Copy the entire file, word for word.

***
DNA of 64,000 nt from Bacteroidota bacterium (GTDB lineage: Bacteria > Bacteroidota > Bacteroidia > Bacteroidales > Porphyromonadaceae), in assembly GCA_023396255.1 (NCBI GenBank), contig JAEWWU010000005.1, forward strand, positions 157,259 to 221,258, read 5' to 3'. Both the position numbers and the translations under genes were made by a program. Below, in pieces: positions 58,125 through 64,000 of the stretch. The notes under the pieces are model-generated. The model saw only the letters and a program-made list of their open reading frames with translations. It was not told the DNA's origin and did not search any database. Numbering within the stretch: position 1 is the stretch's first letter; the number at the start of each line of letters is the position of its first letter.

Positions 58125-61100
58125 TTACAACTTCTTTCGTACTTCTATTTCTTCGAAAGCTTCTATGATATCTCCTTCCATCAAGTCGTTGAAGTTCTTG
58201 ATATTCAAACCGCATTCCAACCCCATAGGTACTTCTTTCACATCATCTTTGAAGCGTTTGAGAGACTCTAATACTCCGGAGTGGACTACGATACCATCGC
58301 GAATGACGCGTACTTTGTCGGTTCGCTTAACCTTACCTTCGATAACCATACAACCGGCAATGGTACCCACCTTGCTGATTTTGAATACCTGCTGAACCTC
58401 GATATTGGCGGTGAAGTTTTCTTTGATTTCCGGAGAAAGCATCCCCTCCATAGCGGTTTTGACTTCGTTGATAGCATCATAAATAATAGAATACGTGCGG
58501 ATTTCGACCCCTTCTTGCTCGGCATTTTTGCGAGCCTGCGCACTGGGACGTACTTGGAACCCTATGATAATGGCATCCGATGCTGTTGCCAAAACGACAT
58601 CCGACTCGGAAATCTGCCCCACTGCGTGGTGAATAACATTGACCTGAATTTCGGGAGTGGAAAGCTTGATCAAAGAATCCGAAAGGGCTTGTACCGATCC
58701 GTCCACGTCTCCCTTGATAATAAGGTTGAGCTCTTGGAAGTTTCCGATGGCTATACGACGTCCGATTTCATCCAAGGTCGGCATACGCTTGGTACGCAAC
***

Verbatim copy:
DNA of 64,000 nt from Bacteroidota bacterium (GTDB lineage: Bacteria > Bacteroidota > Bacteroidia > Bacteroidales > Porphyromonadaceae), in assembly GCA_023396255.1 (NCBI GenBank), contig JAEWWU010000005.1, forward strand, positions 157,259 to 221,258, read 5' to 3'. Both the position numbers and the translations under genes were made by a program. Below, in pieces: positions 58,125 through 64,000 of the stretch. The notes under the pieces are model-generated. The model saw only the letters and a program-made list of their open reading frames with translations. It was not told the DNA's origin and did not search any database. Numbering within the stretch: position 1 is the stretch's first letter; the number at the start of each line of letters is the position of its first letter.

Positions 58125-61100
58125 TTACAACTTCTTTCGTACTTCTATTTCTTCGAAAGCTTCTATGATATCTCCTTCCATCAAGTCGTTGAAGTTCTTG
58201 ATATTCAAACCGCATTCCAACCCCATAGGTACTTCTTTCACATCATCTTTGAAGCGTTTGAGAGACTCTAATACTCCGGAGTGGACTACGATACCATCGC
58301 GAATGACGCGTACTTTGTCGGTTCGCTTAACCTTACCTTCGATAACCATACAACCGGCAATGGTACCCACCTTGCTGATTTTGAATACCTGCTGAACCTC
58401 GATATTGGCGGTGAAGTTTTCTTTGATTTCCGGAGAAAGCATCCCCTCCATAGCGGTTTTGACTTCGTTGATAGCATCATAAATAATAGAATACGTGCGG
58501 ATTTCGACCCCTTCTTGCTCGGCATTTTTGCGAGCCTGCGCACTGGGACGTACTTGGAACCCTATGATAATGGCATCCGATGCTGTTGCCAAAACGACAT
58601 CCGACTCGGAAATCTGCCCCACTGCGTGGTGAATAACATTGACCTGAATTTCGGGAGTGGAAAGCTTGATCAAAGAATCCGAAAGGGCTTGTACCGATCC
58701 GTCCACGTCTCCCTTGATAATAAGGTTGAGCTCTTGGAAGTTTCCGATGGCTATACGACGTCCGATTTCATCCAAGGTCGGCATACGCTTGGTACGCAAC